Stockholm October 8: Here is a list of the 10 most recent Nobel Physics Prize winners, following the announcement of this year's award:
2019: James Peebles (Canada-US) for discoveries explaining the universe's evolution after the Big Bang, and Michel Mayor and Didier Queloz (Switzerland) for the first discovery of an exoplanet. Nobel Prize 2019 in Physics Winner: James Peebles, Michel Mayor and Didier Queloz Jointly Awarded Honour.
2018: Arthur Ashkin (US), Gerard Mourou (France) and Donna Strickland (Canada) for inventions in the laser field used for advanced precision instruments in corrective eye surgery and industry.
2017: Barry Barish, Kip Thorne and Rainer Weiss (US) for the discovery of gravitational waves, a phenomenon predicted by Albert Einstein a century ago as part of his theory of general relativity.
2016: David Thouless, Duncan Haldane and Michael Kosterlitz (Britain) for their study of strange phenomena in unusual phases, or states, of matter, such as superconductors, superfluids or thin magnetic films.
The Nobel Prize tweet:
The 2019 #NobelPrize in Physics has been awarded with one half to James Peebles “for theoretical discoveries in physical cosmology” and the other half jointly to Michel Mayor and Didier Queloz “for the discovery of an exoplanet orbiting a solar-type star.” pic.twitter.com/BwwMTwtRFv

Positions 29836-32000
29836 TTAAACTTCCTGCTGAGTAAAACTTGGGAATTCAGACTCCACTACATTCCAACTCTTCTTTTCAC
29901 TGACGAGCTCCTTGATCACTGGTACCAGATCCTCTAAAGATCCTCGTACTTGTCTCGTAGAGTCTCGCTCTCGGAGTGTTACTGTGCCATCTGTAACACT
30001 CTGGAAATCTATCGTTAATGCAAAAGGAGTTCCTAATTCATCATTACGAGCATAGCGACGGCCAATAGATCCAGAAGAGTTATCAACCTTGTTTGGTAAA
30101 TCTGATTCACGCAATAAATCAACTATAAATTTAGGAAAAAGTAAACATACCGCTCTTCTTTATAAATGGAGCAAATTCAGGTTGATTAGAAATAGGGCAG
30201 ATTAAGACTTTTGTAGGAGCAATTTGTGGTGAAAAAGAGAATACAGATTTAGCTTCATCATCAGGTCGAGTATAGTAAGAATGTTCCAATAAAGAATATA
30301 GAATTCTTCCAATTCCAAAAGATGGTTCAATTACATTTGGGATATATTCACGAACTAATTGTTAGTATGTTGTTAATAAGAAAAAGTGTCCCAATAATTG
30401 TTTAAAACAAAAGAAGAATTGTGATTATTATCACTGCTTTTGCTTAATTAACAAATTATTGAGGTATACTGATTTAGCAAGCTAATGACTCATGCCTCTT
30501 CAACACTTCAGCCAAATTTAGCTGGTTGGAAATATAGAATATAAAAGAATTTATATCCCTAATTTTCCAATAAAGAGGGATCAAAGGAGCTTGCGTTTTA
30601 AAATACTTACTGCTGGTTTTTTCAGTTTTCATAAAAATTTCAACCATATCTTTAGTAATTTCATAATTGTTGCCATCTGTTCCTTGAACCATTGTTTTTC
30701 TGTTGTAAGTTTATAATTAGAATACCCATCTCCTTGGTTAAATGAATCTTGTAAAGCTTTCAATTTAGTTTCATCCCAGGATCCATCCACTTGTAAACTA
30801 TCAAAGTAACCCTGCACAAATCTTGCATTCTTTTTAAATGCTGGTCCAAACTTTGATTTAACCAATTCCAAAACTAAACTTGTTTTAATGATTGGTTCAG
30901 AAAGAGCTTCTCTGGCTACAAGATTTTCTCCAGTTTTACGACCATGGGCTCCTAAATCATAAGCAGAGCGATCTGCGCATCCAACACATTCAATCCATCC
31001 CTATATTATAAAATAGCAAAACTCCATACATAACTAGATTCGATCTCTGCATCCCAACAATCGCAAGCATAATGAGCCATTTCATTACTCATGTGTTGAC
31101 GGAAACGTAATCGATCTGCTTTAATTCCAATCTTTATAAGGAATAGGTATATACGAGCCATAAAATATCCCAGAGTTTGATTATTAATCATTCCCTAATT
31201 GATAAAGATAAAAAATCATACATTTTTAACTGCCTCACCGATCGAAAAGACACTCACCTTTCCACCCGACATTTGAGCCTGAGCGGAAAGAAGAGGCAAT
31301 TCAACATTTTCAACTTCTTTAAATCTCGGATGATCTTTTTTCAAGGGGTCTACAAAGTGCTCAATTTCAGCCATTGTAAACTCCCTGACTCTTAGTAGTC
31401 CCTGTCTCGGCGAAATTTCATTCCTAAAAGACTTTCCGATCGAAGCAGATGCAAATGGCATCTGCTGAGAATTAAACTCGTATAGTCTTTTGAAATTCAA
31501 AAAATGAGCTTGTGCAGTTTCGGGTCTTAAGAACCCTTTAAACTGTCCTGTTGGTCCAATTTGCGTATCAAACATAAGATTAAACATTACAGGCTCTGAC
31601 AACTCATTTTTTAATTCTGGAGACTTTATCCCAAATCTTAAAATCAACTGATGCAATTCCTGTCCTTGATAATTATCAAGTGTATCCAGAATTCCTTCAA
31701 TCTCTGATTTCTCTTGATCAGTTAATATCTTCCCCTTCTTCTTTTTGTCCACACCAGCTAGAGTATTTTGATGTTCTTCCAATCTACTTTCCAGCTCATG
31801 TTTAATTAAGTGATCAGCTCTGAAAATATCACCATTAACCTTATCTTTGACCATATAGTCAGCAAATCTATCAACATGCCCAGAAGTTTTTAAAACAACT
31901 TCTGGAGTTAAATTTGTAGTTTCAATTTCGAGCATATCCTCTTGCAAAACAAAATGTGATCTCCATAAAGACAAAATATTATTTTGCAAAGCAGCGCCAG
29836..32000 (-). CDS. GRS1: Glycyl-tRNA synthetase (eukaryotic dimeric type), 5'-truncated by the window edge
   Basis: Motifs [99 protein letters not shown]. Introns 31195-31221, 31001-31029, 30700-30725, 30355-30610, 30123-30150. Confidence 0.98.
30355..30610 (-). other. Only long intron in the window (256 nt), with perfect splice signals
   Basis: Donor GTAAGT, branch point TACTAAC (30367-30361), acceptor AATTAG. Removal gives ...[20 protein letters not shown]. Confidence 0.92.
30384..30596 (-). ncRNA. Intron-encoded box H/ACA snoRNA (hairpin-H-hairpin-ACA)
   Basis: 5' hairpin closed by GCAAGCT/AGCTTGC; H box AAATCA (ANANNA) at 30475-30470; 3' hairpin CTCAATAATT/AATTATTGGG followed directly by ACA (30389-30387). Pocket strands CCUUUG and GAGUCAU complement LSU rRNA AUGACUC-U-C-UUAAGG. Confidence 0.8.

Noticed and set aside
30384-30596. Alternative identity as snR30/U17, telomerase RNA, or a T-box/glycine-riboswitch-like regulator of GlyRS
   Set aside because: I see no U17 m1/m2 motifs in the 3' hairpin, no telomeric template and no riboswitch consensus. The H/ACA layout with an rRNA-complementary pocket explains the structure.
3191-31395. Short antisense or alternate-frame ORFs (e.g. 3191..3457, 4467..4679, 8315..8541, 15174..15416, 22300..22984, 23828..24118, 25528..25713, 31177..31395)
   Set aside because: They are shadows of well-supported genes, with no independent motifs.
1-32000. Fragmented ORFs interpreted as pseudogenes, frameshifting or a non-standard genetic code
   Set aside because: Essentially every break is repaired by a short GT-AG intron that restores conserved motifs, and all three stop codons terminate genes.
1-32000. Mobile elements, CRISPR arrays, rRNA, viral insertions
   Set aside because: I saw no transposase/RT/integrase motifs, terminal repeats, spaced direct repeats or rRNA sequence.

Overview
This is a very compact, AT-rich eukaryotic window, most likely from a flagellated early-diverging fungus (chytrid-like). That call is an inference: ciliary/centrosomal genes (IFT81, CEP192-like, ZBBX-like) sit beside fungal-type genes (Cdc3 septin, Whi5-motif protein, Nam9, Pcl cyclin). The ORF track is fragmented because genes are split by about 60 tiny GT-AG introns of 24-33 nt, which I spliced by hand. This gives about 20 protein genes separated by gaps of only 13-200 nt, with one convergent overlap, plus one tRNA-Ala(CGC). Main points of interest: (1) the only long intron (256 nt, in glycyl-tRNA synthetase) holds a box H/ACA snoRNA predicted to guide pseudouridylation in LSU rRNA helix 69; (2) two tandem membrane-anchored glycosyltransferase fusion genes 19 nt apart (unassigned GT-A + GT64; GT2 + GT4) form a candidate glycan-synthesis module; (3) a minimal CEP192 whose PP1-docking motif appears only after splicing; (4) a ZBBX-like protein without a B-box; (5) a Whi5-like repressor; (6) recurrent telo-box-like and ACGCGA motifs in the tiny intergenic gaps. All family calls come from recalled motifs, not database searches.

— The Nobel Prize (@NobelPrize) October 8, 2019
2015: Takaaki Kajita (Japan) and Arthur McDonald (Canada) for their work on neutrinos.
2014: Isamu Akasaki (Japan), Hiroshi Amano (Japan) and Shuji Nakamura (US) for their work on LED lamps.
2013: Peter Higgs (Britain) and Francois Englert (Belgium) for their work on the so-called Higgs boson, a subatomic particle that gives mass to other particles.
2012: Serge Haroche (France) and David Wineland (US) for experimental methods used to measure and manipulate quantum systems.
2011: Saul Perlmutter, Adam Riess (US) and Brian Schmidt (US-Australian) for discovering the accelerating expansion of the universe.
2010: Andre Geim (Netherlands-Britain) and Konstantin Novoselov (Russia-Britain) for work on the two-dimensional material graphene.